Prufrock is also worried about something we hear about all too often these days: pollution. That yellow fog, catlike and almost fluffy, probably wouldn't be as cuddly as it might seem. Fog itself is nothing special, but yellow is a strange color for it to be. If you're not sold on the idea that the fog has been turned yellow from pollution (maybe it's just yellow from streetlights?), at least take a close look at the "soot that falls from chimneys." There's something falling from the sky that's not rain, which seems ominous, not to mention bad for your asthma. You try going to sleep at night feeling like a big cloud of pollution has just curled up softly around your house.

This is characteristically modernist poetry, and worth a second look if it left a bad taste in your mouth in school. It's easy to dismiss Prufrock as a pathetic guy who doesn't have the guts to deal with his own life, but the poem gets easier to understand if you recognize that some of the things he worries about, you worry about, too.

"The Duchess and the Jeweler" by Virginia Woolf

The Duchess and the Jeweler is the story of the world's greatest jeweler who had promised his mother to become the richest jeweler in the world in his childhood but now that his dream has materialized he does not feel satisfied. So trying to achieve satisfaction, knowingly he buys fake pearls from a Duchess in exchange for passing a whole weekend with her daughter whom he is in love with. The purpose of this essay is to show how Virginia Woolf has successfully presented the inner mind of the characters, their struggle and their communication through the least amount of verbal communication among them.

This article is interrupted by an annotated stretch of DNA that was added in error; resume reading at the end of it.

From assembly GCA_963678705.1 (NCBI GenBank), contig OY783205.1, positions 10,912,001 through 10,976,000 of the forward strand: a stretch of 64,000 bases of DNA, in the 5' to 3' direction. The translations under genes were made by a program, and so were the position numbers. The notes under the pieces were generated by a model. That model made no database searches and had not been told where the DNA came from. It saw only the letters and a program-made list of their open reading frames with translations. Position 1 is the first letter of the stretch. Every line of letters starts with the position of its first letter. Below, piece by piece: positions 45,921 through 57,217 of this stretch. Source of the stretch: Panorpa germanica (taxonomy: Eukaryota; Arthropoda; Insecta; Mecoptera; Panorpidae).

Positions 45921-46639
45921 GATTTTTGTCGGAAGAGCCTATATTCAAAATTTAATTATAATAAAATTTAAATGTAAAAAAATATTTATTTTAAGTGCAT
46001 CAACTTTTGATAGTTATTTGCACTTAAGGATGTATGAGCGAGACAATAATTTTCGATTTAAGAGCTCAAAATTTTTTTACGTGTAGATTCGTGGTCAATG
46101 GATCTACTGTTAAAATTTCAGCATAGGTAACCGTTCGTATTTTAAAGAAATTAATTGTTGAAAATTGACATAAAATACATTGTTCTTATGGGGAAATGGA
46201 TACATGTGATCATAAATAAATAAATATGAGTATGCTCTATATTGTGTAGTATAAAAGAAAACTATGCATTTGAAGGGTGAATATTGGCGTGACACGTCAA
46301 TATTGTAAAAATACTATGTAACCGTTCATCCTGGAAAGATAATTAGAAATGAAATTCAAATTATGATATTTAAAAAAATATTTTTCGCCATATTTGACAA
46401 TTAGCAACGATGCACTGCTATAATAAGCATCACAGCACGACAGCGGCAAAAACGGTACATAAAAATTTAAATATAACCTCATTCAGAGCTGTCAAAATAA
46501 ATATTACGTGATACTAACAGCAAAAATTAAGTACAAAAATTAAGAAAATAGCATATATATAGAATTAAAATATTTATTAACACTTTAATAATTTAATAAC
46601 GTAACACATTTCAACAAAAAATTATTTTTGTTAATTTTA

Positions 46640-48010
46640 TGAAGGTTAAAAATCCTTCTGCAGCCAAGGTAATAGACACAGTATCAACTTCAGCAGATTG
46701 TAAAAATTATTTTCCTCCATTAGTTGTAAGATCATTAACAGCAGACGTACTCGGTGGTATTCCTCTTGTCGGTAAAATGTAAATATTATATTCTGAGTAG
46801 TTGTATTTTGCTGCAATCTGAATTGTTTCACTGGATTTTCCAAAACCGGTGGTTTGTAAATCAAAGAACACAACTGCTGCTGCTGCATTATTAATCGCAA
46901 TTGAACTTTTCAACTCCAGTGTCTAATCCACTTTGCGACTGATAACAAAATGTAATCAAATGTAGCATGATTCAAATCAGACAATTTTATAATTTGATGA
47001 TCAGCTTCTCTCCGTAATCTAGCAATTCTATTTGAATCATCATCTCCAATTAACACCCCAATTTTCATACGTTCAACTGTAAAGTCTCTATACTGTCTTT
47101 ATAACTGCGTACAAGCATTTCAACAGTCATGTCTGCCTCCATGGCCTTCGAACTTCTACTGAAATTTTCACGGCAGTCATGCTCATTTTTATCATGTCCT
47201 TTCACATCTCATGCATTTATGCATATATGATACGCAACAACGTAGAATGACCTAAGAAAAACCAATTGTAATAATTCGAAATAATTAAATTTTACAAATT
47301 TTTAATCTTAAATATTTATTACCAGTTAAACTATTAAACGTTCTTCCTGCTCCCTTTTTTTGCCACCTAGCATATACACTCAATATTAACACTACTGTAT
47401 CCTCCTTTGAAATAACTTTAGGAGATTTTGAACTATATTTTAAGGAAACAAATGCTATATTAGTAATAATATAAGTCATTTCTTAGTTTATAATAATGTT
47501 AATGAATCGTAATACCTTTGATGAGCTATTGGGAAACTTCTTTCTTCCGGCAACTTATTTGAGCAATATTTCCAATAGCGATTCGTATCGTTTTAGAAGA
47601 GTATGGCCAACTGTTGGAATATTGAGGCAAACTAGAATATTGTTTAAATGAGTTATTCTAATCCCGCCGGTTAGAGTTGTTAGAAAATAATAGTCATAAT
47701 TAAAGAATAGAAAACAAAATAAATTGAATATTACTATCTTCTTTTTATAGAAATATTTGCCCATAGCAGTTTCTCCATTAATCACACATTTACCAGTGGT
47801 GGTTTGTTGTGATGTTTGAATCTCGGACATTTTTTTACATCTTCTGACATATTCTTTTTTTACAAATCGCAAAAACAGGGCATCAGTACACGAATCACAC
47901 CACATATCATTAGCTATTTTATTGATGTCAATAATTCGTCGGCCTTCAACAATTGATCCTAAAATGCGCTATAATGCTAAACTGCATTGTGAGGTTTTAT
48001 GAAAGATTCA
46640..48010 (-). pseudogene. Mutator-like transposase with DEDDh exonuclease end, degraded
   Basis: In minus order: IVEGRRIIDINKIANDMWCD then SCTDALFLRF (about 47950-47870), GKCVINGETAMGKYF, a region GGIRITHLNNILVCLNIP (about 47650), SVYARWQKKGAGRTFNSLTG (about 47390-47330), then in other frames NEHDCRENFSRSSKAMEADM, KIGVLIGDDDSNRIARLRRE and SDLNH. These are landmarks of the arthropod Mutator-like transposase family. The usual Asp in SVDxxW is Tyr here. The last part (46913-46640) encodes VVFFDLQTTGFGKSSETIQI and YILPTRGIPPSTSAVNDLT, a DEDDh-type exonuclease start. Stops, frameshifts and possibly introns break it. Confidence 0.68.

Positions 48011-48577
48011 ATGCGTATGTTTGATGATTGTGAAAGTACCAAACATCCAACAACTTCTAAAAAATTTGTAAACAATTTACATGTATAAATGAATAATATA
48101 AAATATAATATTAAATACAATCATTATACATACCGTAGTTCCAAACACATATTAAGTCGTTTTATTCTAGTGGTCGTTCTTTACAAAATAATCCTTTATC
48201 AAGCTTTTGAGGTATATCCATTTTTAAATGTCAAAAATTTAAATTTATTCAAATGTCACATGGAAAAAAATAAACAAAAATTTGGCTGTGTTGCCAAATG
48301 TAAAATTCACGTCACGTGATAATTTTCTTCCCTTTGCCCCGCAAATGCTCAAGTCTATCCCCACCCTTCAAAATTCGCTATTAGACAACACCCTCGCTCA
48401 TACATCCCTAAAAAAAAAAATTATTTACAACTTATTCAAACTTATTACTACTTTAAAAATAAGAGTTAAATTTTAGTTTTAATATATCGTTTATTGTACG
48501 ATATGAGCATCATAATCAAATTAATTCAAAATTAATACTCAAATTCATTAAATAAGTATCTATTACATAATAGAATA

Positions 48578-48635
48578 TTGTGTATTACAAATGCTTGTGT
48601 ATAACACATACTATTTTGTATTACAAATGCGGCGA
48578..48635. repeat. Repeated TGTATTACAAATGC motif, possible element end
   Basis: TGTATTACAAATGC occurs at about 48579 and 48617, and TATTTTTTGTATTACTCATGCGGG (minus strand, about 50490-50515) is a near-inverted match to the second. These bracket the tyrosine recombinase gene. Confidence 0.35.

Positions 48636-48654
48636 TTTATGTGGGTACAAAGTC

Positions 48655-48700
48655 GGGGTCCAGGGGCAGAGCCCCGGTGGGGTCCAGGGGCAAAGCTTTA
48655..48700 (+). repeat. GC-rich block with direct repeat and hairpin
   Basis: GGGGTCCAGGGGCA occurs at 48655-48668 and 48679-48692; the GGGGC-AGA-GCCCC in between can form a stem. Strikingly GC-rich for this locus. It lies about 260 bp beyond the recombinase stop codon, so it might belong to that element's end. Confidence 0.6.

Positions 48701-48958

The silent communication created by Woolf's "The Duchess and the Jeweler" is firstly the communication between the reader and the story and secondly the communication between the characters in the text themselves. In better words this story firstly reveals the mind of the characters to the reader through the least amount of explicit expression of their states and secondly presents the interaction among the characters of the story through the fewest possible dialogues among them.

The first stance in the unvoiced communication between the reader and the story is the revelation of the childhood memories of Oliver Bacon that takes place without the author's giving voice to them. The very first acquaintance of the reader with Oliver's childhood takes place when he addresses himself: "you who began life in the filthy little alley" and then falls in to his childhood memories. This very short statement of Oliver to himself is very expressive of his childhood and also of his attitude towards this period of his life. Through the author's prior descriptions of the living place of Oliver, his servant and his habits it is revealed that Oliver Bacon is a very affluent man now while this short self-address reveals his childhood poverty. Also it is through his retrospections that the readers get aware that he has started with selling stolen dogs, continued with selling watches in a little counter, and finally has promoted to his present profession as a jeweler. So it is mostly through Oliver's silent remembrances that the reader gets familiar with his early days. Also this little talk of Oliver to himself shows the reader that he has a pre-occupation with his childhood and all the efforts he has gone through in order to save all his money. Though he never mentions this, his constant retrospections show the importance that his childhood has for him. As an example when Oliver is in his room just before the entrance of the Duchess, he starts thinking of his boyhood passed in misery and hard times. This shows how Virginia Woolf cunningly, without explicit mentioning of Oliver's pre-occupation with his childhood, interacts with the reader through the character's retrospections and gives the reader the chance to get involved with the text. Therefore the mind of Oliver and also his general history is disclosed to the reader through the least number of spoken words of the character.